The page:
2 March 2018
Improbable conquests: climbing Everest; the four-minute mile; the six-minute Louvre; eating 72 hot dogs in 10 minutes (Nathan’s Hot Dog Eating contest record); landing a quadruple toe loop and: finding four parking spaces in Manhattan on a Saturday night. I’m not built for high altitude, speed, spinning or distending my stomach, so the fifth challenge was the only one I’d try.
This past Saturday Roberta and I opted to take a car into mid-town, because we had three places to go…in different parts of the city. The subway was out of the question…the #1 (the nearest train) wasn’t running…track work over the weekend. Taxis were a possibility, but who can find even one on a Saturday night? (We’d need four.)
And so with misgivings we drove, first to the meatpacking district (lower westside) to an art gallery to see a friend’s paintings. Parking there is measured in fractions of a percent, since bikes and buses are taking up more street space. But, despite my pessimism, a spot appeared. Roberta, the genie of parking karma, claimed some of hers was rubbing off on me.
After the gallery, we drove across town for a 6:30 movie, allowing 20 minutes to drive and a half hour to try and park. What do you mean try and park, she jabbed from the passenger side. Think like a pessimist and you’ll never find spaces…like that one over there, she pointed and shrieked. We’re in a traffic jam…it can’t be a space, I said. Somebody would’ve taken it. But I scooted over and backed in. Take the space first and then check for No Parking signs later. We analyzed, check and rechecked…it was good.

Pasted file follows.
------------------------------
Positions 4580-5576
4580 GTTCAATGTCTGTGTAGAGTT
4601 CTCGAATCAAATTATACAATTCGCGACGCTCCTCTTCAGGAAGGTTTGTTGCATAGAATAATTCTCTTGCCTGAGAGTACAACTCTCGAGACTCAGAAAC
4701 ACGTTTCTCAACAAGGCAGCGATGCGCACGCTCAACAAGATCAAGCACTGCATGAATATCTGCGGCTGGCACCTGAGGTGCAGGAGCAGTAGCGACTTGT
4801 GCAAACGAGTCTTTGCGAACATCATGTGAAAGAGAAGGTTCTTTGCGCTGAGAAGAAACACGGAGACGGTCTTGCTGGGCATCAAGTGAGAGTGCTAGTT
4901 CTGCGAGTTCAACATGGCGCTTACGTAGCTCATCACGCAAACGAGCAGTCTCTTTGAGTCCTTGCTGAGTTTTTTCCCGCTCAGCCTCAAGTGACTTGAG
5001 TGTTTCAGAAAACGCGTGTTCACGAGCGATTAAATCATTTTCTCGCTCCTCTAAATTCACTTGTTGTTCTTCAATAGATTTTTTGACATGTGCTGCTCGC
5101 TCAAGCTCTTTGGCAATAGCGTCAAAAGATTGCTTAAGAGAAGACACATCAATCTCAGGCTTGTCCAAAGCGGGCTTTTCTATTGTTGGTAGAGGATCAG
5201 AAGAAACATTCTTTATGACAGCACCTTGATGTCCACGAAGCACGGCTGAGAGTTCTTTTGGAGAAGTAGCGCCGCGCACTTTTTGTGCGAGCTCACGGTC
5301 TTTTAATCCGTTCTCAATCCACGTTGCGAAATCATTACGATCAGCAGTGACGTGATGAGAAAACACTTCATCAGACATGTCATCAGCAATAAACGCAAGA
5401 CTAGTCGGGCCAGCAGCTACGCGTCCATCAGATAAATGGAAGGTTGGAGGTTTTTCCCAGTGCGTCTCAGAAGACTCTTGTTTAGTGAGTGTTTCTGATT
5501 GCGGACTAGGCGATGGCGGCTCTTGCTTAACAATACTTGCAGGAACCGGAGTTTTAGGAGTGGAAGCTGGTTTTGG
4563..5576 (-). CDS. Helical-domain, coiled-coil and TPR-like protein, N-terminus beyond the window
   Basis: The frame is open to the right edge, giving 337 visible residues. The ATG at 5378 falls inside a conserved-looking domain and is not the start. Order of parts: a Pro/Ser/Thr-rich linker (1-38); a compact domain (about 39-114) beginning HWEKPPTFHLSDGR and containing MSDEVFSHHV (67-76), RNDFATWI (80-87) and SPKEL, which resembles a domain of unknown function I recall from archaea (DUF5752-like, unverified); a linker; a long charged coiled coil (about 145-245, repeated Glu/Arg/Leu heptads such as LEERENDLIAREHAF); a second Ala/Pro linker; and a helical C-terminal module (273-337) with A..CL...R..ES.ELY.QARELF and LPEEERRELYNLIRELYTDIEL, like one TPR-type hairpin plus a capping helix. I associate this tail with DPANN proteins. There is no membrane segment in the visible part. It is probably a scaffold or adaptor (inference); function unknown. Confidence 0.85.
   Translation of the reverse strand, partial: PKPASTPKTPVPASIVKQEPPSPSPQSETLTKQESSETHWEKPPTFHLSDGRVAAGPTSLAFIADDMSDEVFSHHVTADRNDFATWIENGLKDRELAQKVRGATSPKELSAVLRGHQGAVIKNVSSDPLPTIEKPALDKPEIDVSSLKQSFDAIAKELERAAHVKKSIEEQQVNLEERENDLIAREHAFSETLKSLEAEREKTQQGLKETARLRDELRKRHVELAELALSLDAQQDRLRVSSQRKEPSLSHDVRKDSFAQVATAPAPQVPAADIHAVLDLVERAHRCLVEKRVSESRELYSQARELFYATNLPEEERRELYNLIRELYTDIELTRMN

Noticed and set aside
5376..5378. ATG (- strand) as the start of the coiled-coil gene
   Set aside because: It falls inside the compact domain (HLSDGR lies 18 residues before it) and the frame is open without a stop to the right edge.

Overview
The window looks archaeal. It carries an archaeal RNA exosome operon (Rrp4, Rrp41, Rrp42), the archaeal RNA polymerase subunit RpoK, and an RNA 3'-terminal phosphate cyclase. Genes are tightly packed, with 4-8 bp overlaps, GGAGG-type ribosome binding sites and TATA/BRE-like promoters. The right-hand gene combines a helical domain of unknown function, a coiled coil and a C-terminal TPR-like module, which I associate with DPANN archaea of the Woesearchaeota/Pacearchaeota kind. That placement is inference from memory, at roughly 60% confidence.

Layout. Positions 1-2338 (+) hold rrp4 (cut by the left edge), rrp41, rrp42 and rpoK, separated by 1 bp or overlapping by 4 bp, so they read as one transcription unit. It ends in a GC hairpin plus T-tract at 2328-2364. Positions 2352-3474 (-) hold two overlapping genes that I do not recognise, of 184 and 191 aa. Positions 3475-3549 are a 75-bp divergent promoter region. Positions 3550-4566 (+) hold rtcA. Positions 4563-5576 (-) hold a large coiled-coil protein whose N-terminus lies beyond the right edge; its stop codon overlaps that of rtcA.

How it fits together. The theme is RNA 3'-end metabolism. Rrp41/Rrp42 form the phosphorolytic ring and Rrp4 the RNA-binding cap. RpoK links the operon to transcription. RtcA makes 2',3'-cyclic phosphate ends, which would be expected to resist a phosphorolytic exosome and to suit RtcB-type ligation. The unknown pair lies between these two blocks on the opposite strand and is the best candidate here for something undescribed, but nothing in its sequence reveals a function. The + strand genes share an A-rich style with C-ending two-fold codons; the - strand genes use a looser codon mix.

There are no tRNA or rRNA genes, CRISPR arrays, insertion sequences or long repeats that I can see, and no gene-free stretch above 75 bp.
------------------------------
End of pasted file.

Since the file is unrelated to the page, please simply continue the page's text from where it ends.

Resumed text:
Then perversity intervened. We walked four blocks to the theater, slid a credit card into the ticket machine to find the 6:30 was sold out. There were two tickets left for the 9:45. We were going for Szechuan after the movie…across town. A change was needed…so we’d eat now and come back for the 9:45. We walked back to the car and, nonchalant as bush pilots, gave up the parking space. Who does such a thing? Better to find a restaurant nearby than to give up the space. Plans needn’t be set in cement.
Back in the car we crossed town to the restaurant, which is surrounded by a cityscape of high-rise apartments, where parking spaces are as rare as red diamonds. But it was our night. A third space on a Saturday night materialized…a jewel in asphalt. We were innocents in the city that night with the hubris of golfers expecting par. Kung Pao chicken never tasted as good.
Then it was back to the movie on the eastside, going for a fourth space on Saturday night. Comeuppance was likely at hand. Traffic was heavier. It was high tide…restaurants and clubs overflowed. An ambulance ten cars back of us wailed desperately trying to get through. Then, miraculously, a space popped up…no hydrant, no driveway, no church entrance. It was like planting a flag atop Everest. I pulled up to back in. The car in back pulled up, so I couldn’t. The ambulance still wailed, now five cars in back of us, then four, three, two. The car in back finally gave in, backed up and with inches to spare went around us. We backed in just before the ambulance squeezed past. A fourth space on Saturday night.
It was quarter to twelve when the movie let out. We could have run to the car and tried for a fifth space before midnight, but that would only have been to gild the lily, not because we had another stop planned for the night. But we did drive uptown with smug smiles of satisfaction.